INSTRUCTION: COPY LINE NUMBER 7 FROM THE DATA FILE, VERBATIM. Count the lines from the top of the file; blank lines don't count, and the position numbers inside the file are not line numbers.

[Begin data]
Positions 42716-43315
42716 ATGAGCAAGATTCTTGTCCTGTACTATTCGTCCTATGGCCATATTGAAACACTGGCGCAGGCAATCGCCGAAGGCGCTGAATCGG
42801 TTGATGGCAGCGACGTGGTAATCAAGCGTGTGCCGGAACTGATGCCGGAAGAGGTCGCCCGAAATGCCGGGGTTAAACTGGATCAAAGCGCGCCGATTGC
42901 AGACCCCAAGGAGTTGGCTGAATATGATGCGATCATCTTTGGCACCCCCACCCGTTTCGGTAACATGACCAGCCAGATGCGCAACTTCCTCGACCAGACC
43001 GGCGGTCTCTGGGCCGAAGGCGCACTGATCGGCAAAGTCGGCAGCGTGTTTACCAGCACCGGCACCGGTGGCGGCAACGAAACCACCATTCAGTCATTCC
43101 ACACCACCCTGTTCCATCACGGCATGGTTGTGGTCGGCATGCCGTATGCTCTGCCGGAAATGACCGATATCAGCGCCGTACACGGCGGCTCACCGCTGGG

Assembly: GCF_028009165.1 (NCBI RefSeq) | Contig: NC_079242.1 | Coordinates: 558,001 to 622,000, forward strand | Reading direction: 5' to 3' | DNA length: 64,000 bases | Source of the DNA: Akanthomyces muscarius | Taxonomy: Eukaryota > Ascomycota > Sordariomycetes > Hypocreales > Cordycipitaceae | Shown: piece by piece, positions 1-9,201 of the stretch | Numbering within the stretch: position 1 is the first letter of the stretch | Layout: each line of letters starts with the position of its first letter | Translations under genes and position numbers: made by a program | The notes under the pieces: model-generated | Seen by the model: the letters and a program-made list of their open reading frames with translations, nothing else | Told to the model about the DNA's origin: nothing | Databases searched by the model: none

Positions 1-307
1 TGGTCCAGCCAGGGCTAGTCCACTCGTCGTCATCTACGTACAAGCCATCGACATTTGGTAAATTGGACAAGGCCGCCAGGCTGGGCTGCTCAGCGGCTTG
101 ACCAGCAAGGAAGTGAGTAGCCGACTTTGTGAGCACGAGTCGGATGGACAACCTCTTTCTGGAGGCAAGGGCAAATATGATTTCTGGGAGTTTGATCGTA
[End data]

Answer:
Assembly: GCF_028009165.1 (NCBI RefSeq) | Contig: NC_079242.1 | Coordinates: 558,001 to 622,000, forward strand | Reading direction: 5' to 3' | DNA length: 64,000 bases | Source of the DNA: Akanthomyces muscarius | Taxonomy: Eukaryota > Ascomycota > Sordariomycetes > Hypocreales > Cordycipitaceae | Shown: piece by piece, positions 1-9,201 of the stretch | Numbering within the stretch: position 1 is the first letter of the stretch | Layout: each line of letters starts with the position of its first letter | Translations under genes and position numbers: made by a program | The notes under the pieces: model-generated | Seen by the model: the letters and a program-made list of their open reading frames with translations, nothing else | Told to the model about the DNA's origin: nothing | Databases searched by the model: none